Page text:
Do you have a piece of furniture that needs caning replaced? If you’re wondering if furniture caning is a DIY or something you should seek professional help with, read on.
One of my favorite thrifted finds was a set of cane back chairs from the Salvation Army. My husband thought I had lost my mind when I bought brought six outdated chairs home one day, especially since one of them had a gaping hole in the cane….
I was going to have the cane professionally replaced, but after reading this chair recaning tutorial at Miss Mustard Seed, written by Suesan of Frou FruGal, I figured it was worth a try for me to re-cane it myself. I followed Suesan’s recaning tutorial step by step and although my chair is not perfect, I think it came out pretty darn good for my first attempt!
I gave these chairs a makeover in 2014, hence the chevron fabric and dark dining room set you see in some of these pictures (I’ve since stripped and limed our dining table), however even though my house has evolved through the years I still love this project.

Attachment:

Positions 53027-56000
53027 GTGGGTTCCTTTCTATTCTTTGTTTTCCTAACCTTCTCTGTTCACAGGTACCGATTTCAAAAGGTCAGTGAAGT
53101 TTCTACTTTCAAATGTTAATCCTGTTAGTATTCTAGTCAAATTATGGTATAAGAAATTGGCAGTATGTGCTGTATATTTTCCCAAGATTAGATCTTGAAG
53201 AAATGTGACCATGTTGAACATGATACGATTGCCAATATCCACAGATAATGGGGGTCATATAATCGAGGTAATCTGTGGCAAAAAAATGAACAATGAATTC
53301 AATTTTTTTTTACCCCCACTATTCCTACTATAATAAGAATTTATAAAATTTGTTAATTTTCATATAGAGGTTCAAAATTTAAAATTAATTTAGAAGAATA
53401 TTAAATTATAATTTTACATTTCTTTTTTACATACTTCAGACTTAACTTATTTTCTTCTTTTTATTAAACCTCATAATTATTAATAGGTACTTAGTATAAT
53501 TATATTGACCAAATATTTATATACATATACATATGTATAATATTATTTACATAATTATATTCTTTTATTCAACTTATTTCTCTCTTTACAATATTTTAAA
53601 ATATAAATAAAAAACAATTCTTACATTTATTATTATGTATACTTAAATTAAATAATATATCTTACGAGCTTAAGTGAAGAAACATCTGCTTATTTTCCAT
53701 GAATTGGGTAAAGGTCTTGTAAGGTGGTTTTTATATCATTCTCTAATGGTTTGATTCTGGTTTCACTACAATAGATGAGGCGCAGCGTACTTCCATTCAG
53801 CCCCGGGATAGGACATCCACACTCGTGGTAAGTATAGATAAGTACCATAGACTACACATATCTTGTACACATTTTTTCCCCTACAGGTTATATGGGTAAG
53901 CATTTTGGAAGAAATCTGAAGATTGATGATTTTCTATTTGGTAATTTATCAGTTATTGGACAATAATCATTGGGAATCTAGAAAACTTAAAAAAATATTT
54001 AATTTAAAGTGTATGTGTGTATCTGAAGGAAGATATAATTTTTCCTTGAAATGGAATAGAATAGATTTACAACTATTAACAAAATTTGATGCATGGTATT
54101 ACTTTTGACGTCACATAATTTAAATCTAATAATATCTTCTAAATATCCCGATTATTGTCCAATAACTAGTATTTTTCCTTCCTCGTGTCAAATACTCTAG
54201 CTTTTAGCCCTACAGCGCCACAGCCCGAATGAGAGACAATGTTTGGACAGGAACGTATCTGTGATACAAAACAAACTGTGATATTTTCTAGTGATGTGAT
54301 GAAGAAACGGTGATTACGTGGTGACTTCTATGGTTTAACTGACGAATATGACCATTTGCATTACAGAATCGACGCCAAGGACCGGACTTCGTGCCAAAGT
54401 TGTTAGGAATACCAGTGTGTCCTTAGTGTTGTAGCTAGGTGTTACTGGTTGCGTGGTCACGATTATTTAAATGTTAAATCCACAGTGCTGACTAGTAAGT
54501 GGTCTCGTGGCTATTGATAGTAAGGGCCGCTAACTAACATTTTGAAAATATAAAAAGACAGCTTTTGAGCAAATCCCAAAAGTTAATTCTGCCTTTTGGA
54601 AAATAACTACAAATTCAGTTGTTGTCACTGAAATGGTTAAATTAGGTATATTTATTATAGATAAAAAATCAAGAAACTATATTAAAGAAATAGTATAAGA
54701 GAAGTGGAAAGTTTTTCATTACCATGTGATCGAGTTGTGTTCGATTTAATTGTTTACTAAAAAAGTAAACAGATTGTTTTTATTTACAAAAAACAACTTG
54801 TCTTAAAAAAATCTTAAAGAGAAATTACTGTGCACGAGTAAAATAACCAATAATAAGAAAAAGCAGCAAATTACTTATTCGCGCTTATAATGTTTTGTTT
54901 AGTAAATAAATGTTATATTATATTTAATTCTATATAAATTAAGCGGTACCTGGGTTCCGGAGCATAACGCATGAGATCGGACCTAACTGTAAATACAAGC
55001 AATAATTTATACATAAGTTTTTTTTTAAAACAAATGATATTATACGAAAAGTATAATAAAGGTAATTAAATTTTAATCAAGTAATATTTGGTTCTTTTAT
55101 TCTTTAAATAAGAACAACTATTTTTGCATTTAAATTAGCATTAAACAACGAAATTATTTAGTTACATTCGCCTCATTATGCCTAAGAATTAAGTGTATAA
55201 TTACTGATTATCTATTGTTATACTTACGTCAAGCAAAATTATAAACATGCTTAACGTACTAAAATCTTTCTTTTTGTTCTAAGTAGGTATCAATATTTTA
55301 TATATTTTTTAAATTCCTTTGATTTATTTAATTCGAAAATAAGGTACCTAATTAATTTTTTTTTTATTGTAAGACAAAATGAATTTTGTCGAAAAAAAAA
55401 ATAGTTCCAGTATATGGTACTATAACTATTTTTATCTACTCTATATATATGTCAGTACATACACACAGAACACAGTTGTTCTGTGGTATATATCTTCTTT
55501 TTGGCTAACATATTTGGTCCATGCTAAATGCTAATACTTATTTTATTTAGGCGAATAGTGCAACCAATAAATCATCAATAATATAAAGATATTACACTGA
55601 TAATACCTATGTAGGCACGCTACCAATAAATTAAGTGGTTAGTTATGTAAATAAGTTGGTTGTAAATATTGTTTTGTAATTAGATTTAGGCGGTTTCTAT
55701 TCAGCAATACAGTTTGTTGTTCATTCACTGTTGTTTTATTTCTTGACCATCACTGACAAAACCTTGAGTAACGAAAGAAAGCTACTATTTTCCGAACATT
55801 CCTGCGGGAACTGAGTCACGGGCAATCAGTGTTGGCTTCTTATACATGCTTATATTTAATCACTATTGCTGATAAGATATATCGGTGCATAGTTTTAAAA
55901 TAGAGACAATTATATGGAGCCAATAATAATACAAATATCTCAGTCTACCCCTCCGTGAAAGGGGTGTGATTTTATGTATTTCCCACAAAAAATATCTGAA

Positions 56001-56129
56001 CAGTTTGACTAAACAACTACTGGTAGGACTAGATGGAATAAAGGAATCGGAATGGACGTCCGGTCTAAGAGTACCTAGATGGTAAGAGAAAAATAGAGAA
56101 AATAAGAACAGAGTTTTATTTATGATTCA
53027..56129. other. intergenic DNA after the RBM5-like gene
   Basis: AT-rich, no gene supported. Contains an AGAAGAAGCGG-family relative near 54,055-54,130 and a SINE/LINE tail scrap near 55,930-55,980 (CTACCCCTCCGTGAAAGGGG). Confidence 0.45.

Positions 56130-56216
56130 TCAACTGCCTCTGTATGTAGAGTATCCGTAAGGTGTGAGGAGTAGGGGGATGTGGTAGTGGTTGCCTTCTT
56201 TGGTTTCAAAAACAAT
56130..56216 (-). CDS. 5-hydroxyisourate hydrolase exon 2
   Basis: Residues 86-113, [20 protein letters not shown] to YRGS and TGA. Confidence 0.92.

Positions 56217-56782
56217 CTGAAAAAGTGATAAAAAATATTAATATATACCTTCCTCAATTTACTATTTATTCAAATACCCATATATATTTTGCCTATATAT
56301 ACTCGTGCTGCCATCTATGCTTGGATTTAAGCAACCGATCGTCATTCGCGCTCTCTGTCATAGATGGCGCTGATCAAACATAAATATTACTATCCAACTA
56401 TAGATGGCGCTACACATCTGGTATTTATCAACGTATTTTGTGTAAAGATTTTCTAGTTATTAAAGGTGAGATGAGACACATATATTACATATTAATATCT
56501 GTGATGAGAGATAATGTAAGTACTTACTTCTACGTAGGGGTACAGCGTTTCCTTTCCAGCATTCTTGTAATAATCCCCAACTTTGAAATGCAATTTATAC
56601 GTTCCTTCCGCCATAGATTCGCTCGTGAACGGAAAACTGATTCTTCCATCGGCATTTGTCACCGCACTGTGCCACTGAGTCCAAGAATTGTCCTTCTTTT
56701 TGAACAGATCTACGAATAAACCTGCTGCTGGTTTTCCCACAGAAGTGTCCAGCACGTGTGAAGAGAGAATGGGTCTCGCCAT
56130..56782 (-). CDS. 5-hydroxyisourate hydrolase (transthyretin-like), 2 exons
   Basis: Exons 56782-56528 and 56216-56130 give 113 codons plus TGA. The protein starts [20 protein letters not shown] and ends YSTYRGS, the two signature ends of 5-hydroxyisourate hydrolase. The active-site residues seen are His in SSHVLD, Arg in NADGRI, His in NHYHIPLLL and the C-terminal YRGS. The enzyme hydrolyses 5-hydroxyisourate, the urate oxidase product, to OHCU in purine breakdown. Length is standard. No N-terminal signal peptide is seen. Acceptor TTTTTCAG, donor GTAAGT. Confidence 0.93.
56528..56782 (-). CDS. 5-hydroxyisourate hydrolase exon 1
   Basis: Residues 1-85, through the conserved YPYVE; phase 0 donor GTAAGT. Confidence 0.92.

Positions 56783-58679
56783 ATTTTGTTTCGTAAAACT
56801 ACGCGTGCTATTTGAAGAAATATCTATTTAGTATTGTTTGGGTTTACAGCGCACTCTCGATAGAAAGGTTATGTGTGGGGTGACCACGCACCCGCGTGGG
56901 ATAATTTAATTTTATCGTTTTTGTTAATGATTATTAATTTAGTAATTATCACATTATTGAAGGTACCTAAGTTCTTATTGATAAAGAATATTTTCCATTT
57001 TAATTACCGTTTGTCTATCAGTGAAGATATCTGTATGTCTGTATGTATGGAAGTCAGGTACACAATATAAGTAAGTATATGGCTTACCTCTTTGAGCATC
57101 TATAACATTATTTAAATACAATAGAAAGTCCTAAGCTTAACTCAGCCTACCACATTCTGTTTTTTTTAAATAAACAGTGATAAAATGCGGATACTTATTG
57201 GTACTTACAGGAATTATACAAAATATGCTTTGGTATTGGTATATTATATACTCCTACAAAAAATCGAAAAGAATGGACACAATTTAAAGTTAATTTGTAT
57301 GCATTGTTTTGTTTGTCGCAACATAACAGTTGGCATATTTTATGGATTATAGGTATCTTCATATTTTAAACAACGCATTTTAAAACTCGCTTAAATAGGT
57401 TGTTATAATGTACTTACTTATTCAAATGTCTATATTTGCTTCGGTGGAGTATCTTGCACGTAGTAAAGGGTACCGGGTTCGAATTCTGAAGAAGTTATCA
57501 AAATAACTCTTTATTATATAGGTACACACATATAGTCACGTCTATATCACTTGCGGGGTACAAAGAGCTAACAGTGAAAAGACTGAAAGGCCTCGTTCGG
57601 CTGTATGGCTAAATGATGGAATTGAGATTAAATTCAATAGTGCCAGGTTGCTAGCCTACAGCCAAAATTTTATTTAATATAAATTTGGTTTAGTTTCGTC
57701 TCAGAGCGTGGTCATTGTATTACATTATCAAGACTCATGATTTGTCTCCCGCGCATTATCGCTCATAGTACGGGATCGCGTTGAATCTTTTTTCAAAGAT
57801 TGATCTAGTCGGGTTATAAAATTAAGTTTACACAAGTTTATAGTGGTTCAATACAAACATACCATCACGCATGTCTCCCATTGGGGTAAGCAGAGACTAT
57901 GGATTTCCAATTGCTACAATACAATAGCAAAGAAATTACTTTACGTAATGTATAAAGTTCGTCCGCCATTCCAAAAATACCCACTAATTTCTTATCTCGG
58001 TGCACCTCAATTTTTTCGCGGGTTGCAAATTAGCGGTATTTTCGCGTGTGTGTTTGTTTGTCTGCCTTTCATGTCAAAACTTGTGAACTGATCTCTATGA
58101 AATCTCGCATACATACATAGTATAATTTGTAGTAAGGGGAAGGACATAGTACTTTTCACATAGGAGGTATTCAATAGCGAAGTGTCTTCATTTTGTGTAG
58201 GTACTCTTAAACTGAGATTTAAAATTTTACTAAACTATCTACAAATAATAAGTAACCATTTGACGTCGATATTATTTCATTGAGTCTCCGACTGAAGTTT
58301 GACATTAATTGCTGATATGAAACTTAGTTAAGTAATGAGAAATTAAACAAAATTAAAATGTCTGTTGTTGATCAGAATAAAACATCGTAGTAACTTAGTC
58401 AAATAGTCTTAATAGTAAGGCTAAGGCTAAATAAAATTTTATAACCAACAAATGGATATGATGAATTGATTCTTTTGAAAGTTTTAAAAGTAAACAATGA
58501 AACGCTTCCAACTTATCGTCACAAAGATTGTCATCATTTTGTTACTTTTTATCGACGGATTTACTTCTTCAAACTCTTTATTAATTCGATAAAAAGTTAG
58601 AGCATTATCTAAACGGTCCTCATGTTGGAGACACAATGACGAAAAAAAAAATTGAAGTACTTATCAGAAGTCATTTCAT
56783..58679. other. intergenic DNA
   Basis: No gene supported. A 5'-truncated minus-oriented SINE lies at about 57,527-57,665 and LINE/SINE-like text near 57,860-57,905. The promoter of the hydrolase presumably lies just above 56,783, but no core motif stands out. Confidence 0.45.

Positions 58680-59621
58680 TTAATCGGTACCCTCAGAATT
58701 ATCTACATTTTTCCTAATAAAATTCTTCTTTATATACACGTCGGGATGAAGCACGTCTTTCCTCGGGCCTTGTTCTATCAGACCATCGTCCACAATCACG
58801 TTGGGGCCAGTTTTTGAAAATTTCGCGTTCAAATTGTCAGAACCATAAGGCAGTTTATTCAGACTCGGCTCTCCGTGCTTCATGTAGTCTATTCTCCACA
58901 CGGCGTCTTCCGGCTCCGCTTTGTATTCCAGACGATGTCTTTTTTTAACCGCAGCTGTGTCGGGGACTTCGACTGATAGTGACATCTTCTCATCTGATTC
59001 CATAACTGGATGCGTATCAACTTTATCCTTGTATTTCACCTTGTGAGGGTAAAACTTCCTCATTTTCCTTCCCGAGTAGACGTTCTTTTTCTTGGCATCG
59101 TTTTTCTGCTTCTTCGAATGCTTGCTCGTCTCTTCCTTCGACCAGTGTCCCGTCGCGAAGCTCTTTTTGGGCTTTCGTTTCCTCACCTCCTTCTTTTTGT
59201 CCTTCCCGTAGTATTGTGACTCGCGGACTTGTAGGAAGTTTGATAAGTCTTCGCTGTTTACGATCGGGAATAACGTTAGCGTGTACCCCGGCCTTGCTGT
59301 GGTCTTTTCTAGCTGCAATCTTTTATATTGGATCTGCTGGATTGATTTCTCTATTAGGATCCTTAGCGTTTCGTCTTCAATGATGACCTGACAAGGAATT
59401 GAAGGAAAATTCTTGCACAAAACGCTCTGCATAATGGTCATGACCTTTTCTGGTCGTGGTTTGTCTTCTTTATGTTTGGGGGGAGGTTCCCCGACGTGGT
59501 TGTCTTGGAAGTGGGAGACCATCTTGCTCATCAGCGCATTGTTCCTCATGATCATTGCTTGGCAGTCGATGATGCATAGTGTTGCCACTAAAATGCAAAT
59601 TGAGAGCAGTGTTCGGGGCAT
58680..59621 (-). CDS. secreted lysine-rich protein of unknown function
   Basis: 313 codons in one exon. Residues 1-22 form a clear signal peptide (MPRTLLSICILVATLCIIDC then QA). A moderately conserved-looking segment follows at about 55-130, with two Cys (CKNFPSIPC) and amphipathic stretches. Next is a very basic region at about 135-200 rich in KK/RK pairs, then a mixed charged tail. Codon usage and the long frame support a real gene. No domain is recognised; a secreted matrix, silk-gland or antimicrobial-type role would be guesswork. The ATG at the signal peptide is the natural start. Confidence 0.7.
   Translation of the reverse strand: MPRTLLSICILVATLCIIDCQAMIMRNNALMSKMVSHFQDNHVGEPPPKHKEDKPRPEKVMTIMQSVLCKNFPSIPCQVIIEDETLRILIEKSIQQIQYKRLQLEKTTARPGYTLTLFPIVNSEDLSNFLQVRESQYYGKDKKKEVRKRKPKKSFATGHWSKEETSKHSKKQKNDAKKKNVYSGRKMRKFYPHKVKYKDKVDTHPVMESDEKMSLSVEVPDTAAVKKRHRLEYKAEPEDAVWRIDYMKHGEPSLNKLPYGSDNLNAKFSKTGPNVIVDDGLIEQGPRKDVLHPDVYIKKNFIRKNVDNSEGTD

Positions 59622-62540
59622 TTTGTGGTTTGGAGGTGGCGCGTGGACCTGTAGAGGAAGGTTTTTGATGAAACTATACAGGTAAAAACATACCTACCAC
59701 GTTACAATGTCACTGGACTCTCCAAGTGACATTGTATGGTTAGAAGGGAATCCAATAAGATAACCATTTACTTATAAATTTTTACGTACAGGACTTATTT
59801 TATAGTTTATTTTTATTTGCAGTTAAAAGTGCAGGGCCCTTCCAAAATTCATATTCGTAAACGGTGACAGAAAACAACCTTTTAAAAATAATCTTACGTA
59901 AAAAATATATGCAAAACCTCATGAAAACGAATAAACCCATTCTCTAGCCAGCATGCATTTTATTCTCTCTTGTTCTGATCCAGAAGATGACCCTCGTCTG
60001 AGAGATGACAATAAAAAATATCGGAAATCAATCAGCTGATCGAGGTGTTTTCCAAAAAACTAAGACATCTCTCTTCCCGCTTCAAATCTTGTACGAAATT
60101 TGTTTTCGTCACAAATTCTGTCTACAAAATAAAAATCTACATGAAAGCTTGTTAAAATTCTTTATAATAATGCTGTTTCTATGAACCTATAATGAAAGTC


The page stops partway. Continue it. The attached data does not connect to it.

After I replaced the caning on that one chair, I repainted the whole set, recovered the seats and we used these sturdy chairs for several years! The one I had re-caned wasn’t even noticeable once they were all painted and cleaned up!
Suesan’s tutorial includes removing the existing caning and then replacing it with new materials. The hardest part of this job was removing the caning without ruining the chair frame.
Replacing the cane was not difficult, just a bit tedious. (Hard = cutting angles for stairwell board and batten or getting miter cuts for crown molding perfect. Gah.)
Here’s a peek at what recaning entails: new caning is soaked until pliable, then forced into a groove on the piece of furniture with a wood shim. The caning is held in place with wood glue and a reed called a spline.
I was really focused on making the caning as tight as possible, and as a result, I didn’t notice until I was completely done that it got a bit crooked.
My one take away is to constantly keep checking to make sure the cane is straight. Once I had the sides done and the cane was nice and tight, I wasn’t willing to start over! The crookedness did not end up being very noticeable but learn from my mistake. I’m still happy with the end result!!
My supplies amounted to $16.80. I’m estimating I saved myself in the area of $80-100 based on the cost incurred by friends to have chairs recaned locally! I bought the materials from this supplier.
If you’re considering re-caning, give it a try! If I can do it so can you!!